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Wednesday, March 23, 2011

Learning in Disagreement

Criticism, confusion and false conclusions are an unfortunate byproduct of living in a fallen world. The internet isn't helping. Pure text--what should be the realm of ideas and ideas alone--is too easily misunderstood. We read intention, inflection and inference into structure, grammar and the ambiguity of connotation.

Worse yet, we can post our position to our fans and ignore the raving lunatics on the other side. They, of course, are doing the same thing by ignoring our inane drivel. We never have to actually hash out a debate with someone. We do not need to address their concerns before raising our own. And if all else fails, we can always point out how our opponent's views lead to death or damnation and we win!

How, then, do we have a meeting of the minds? How do we communicate if we have a fundamental disagreement about truth? If you are convinced--even rightly so--that I am dimwit, and I feel that you that you are ignoring my irrefutable argument, we're not going to get anywhere.

In light of recent events, I've started to wonder: How do we hope to be "winsome ambassadors for Christ" when people who fundamentally agree with one another can't reach common ground? As far as I can tell from briefly reading both sides, the disagreement comes down to: You said something mean and you shouldn't have/I merely told it like it is.

How do we judge such a situation?

That is crazy hard to do. ...if not completely impossible.

Over my years here at Sonlight, I have witness numerous such exchanges on the Forums and in emails. It's so easy to get defensive, to lash out. The harsh words of others burn. Still, the nagging question is always: How do we learn in such situations? Why don't we? And how do we tell when someone is simply clearly mistaken about us? And how do we help them see the truth?

Please continue to pray that Christians everywhere would be wise in how we speak, gracious in how we respond, and grow from the points of tension. May we never use the frustration and pain to dig ourselves deeper into our resolve to continue believing we are right at the cost of seeking truth.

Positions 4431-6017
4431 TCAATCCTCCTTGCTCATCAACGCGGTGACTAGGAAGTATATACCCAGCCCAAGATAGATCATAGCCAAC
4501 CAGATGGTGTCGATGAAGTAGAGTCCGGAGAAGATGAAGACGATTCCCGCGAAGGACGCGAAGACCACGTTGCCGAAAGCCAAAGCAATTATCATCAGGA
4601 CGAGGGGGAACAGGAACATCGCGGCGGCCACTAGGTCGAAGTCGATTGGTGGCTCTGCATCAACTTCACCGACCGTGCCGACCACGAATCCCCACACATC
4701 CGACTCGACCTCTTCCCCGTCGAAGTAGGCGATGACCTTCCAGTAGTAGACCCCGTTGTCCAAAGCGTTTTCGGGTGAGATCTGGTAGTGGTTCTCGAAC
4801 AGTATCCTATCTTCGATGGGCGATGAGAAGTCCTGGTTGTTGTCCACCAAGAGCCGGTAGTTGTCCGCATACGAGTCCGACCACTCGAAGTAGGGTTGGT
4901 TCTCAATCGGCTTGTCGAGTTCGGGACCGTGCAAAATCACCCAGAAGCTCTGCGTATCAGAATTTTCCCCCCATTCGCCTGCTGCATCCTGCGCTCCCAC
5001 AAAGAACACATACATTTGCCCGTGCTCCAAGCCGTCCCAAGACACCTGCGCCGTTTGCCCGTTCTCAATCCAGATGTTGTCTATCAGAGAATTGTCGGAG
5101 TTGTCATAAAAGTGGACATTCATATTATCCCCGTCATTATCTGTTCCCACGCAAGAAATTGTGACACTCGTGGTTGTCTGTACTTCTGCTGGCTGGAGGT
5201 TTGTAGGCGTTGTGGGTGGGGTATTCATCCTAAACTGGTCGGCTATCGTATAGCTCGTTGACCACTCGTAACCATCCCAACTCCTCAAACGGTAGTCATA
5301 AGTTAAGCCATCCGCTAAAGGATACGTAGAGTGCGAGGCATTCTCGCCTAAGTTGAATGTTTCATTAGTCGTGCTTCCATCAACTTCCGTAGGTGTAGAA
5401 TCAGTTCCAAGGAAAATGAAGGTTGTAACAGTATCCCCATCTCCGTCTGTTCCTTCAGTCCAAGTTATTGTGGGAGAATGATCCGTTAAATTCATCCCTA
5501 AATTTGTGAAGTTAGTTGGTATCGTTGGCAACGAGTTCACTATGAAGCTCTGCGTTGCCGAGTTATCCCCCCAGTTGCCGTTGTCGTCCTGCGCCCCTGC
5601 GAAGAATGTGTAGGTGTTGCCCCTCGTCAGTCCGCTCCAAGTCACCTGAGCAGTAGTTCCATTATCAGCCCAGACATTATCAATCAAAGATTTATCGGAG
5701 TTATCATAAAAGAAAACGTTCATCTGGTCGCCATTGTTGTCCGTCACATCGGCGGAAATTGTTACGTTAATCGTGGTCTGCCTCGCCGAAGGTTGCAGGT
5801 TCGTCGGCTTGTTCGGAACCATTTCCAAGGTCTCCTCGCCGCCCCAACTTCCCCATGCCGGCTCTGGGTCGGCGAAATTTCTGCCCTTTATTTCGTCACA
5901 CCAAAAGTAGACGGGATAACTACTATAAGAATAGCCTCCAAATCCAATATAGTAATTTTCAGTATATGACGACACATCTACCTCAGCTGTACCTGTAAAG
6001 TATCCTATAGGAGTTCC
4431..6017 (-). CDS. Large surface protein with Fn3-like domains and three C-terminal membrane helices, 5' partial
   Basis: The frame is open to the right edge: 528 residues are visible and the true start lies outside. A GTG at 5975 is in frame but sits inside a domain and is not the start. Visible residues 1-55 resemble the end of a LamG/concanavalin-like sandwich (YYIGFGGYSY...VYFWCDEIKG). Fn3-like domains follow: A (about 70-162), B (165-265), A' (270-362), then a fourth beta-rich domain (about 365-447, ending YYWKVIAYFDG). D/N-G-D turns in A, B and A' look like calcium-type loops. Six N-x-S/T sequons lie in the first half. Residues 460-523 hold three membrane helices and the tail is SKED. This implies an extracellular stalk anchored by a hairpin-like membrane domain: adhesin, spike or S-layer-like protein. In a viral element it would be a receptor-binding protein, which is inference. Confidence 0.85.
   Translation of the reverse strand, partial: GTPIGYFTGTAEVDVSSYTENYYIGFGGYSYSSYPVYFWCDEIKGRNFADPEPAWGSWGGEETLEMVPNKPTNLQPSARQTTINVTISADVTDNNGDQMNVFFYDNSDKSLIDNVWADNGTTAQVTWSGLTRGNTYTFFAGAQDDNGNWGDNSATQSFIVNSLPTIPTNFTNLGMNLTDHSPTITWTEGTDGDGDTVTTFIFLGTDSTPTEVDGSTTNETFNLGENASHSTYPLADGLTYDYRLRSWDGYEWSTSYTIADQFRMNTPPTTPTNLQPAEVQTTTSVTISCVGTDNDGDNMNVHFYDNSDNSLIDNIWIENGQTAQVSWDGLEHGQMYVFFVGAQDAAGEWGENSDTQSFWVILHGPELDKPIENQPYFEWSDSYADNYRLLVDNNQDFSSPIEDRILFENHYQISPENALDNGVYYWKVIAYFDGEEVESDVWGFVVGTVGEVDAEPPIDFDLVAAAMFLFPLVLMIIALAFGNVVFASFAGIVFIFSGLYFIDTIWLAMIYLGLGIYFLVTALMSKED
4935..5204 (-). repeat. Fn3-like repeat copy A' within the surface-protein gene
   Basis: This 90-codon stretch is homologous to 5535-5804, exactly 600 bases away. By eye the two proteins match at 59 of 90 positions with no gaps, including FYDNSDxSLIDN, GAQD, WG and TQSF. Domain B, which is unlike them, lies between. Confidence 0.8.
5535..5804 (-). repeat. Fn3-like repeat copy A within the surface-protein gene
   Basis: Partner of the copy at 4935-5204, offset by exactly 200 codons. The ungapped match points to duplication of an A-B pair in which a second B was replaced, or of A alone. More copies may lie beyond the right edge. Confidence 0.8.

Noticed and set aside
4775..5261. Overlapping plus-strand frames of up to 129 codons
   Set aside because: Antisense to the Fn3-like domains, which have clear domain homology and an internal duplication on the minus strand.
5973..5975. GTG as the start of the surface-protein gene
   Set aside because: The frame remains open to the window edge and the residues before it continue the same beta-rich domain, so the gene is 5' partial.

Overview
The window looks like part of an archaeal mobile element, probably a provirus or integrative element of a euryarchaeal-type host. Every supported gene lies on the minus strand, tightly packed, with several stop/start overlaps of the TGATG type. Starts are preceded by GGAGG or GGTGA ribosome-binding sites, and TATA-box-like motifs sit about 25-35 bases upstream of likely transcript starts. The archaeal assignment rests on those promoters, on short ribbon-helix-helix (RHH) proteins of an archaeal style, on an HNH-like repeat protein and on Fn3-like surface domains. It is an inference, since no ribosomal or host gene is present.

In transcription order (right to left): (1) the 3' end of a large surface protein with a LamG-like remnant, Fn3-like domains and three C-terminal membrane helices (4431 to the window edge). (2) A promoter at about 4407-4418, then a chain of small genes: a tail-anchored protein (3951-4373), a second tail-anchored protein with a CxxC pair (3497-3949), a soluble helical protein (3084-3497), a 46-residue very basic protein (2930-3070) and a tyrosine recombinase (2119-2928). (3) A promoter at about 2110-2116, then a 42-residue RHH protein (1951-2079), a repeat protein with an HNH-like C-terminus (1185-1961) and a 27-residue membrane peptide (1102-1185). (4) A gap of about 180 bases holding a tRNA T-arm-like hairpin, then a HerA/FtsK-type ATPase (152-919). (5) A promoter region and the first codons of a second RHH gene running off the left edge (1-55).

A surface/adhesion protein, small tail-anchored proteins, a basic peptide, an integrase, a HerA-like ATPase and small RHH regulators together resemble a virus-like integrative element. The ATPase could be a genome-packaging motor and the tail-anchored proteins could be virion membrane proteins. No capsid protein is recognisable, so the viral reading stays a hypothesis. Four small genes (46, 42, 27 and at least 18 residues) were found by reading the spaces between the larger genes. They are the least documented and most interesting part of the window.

The question I've never heard answered is this: If you and I disagree about truth, how do we find it?

What do you think?

 ~Luke Holzmann
Filmmaker, Writer, Empty Nester

9 comments:

Jill in Kentucky said...

I think that no one but God really knows the absolute truth and we see dimly now, what then we will see face to face.

We can read the Bible and agree with what it says, but very sincere Christians of all flavors can reasonably disagree with what it means.

Ahh, there is the rub--what does it mean?

When my husband was in a very conservative and well respected seminary many of the professors talked negatively about the beliefs and teachings of another very conservative and well respected seminary of a different denomination--as if our seminary had full knowledge. And you know what, the other seminary did the same toward us.

I agree with Jay Wile. Why can't we discuss things in a reasonable way and have respect for each other, rather than disparaging others?

It is very sad and I am sorry the body of Christ cannot have more unity and cannot love each other even when we disagree. disagreement.

Cheri said...

Jill, you said exactly what I was thinking.

Luke, this post and your questions are very timely for me. It may sound too simplistic, but I think we just need to love others where they're at. It's not easy when some are just plain mean-spirited with "holier than thou" attitudes. Some people, no matter what you say, are never going to listen to any thoughts that differ from theirs.